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Advice for your wedding night (from 100 years ago)
"Wives must understand that the life-giving fluid called the semen, which is produced in the creative organs of the man, is of great value in the upbuilding of his own body"
 
Have fun, you crazy kids.
Have fun, you crazy kids. (Topical Press Agency/Getty Images)

Imagine yourself as a young person during an era when there was no sex ed in high school. Sure, pornography exists, but you're more likely to get your hands on the smallpox virus than a properly illicit "French Postcard." The only depictions of sexuality you'll regularly encounter in your young life is the disturbing interactions of farm animals. And yet your wedding night approaches. How do you prepare yourself?

Well, you'll read any number of delicately worded advice books, written by people of apparent high moral standing and (usually vague) medical credentials. A sampling:

What a girl should know

First, the most important thing, as imparted to us by Emma Frances Angell Drake in 1902's What a Young Wife Ought to Know: "From the wedding day, the young matron should shape her life to the probable and desired contingency of conception and maternity. Otherwise she has no right or title to wifehood."

Now that your purpose as a woman has been made clear, how do you achieve it? It was assumed that all men approaching marriage had a rudimentary understanding of what was going to happen. But women of quality would not have been so exposed to rude talk, rumors, and basic knowledge of their own body. She might not even know the names and function of her own reproductive organs. This ignorance, says Walter Gallichan in 1918's The Psychology of Marriage, can be fatal:

It is necessary that the virgin should not enter the married state without even theoretical knowledge of sex. Those who counsel such unenlightenment are unconsciously guilty of cruelty. Many young wives have considered themselves the subjects of outrage on the bridal night. There have been cases of sudden disappearance and flight on the eve of wedding. Now and then one reads a painful report of suicide at this crisis in a girl's life. [The Psychology of Marriage]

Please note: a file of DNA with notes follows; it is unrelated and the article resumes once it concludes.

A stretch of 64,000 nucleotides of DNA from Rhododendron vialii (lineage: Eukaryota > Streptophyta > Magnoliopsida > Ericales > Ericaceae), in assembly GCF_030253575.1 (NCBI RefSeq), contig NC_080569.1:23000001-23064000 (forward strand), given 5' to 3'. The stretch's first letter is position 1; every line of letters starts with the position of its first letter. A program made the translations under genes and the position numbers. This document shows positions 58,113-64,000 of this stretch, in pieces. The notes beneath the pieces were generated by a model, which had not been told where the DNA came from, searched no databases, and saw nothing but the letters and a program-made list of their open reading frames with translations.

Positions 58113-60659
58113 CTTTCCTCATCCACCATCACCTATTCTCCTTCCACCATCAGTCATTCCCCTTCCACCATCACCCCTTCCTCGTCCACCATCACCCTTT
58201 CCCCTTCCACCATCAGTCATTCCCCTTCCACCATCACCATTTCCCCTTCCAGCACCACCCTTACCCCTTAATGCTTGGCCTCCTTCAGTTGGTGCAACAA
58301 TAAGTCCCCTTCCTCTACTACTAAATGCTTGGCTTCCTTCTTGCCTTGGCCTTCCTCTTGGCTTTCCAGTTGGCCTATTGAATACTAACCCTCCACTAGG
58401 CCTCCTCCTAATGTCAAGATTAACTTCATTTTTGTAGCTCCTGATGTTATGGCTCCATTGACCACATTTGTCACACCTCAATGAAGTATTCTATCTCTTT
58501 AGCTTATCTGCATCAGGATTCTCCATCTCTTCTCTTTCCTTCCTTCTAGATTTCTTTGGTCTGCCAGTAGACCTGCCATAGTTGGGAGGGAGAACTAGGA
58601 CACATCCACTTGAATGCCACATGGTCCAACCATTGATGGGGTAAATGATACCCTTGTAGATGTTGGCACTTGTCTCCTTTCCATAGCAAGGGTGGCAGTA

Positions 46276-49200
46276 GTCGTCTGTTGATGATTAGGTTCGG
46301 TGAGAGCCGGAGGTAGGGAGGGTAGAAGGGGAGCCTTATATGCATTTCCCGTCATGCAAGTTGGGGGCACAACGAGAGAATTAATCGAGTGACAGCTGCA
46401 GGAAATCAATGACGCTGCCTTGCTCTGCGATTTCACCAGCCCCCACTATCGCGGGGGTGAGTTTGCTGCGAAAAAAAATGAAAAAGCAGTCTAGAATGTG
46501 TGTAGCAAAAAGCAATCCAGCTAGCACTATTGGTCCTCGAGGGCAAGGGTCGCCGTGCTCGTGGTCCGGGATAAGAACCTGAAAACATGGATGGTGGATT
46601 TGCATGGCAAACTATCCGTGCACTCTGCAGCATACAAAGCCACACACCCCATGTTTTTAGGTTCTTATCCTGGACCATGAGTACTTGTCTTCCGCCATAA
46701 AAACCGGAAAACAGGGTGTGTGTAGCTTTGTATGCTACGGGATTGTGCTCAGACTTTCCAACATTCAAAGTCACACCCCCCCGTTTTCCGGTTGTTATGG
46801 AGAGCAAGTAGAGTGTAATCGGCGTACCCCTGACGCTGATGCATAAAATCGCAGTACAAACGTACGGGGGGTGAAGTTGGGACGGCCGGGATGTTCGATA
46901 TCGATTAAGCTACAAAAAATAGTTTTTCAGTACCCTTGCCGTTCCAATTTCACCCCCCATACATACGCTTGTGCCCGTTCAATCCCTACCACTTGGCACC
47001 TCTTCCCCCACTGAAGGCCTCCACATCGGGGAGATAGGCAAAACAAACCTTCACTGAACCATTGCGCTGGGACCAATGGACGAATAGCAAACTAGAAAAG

But how much should a girl know to keep her from running screaming into the night or driving her to suicide? It depends on which expert you ask, but according to Maurice Bigelow in 1916's Sex-education: A Series of Lectures Concerning Knowledge of Sex in Its Relation to Human Life, not so much as to make her too curious:

She should know the scientific names of her organs, not because there are many vulgar names as in the case of boys, but because dignified names help attitude. Ovaries, uterus (womb), vagina, Fallopian tubes, and vulva will be sufficient. Detailed description of the external organs (vulva) might arouse curiosity that leads to exploration and irritation. [Sex-education: A Series of Lectures Concerning Knowledge of Sex in Its Relation to Human Life]

Bigelow asserts that a girl should only be taught that she has a vulva, not the parts that make up a vulva, lest she want to see or touch those parts of herself. Curiosity can lead to exploration, which can lead to…irritation.

Also, knowing too much is unbecoming in a bride. Men adore the fact you're ashamed of yourself, as Karl Heinzen explains in 1891's The Rights of Women and Their Sexual Relations:

There is, indeed, another kind of shame. It is that delicate shyness which the virgin feels when she is to step beyond the boundary of virginity, as well as that feminine reserve which strives to hide or to guard her charms. This "shame" is…a natural consequence of an emotional affection upon entering a new life…it has nothing to do with the consciousness or the fear of seeing something improper disclosed, is an ornament to every woman, and its absence is a proof of dullness and coarseness. [The Rights of Women and Their Sexual Relations]

It's so adorable that you feel icky and confused, darling.

Make sure he knows you're going to want to maintain your human rights beforehand.

Bernarr Macfadden was not afraid to take on the controversial new idea that women have rights over their own bodies in his 1918 Womanhood and Marriage. He's willing to allow that women might be embracing this new fad. But it is of greatest importance that she tells her husband she feels this way before a wedding date is set:

With the development of the idea of personal freedom has come the feeling, on the part of many women, that they should have the right of ownership of their own bodies — in other words, that they should have the privilege of choosing whether or not they will acquiesce in their husband's desire for entering into the physical relationship of marriage.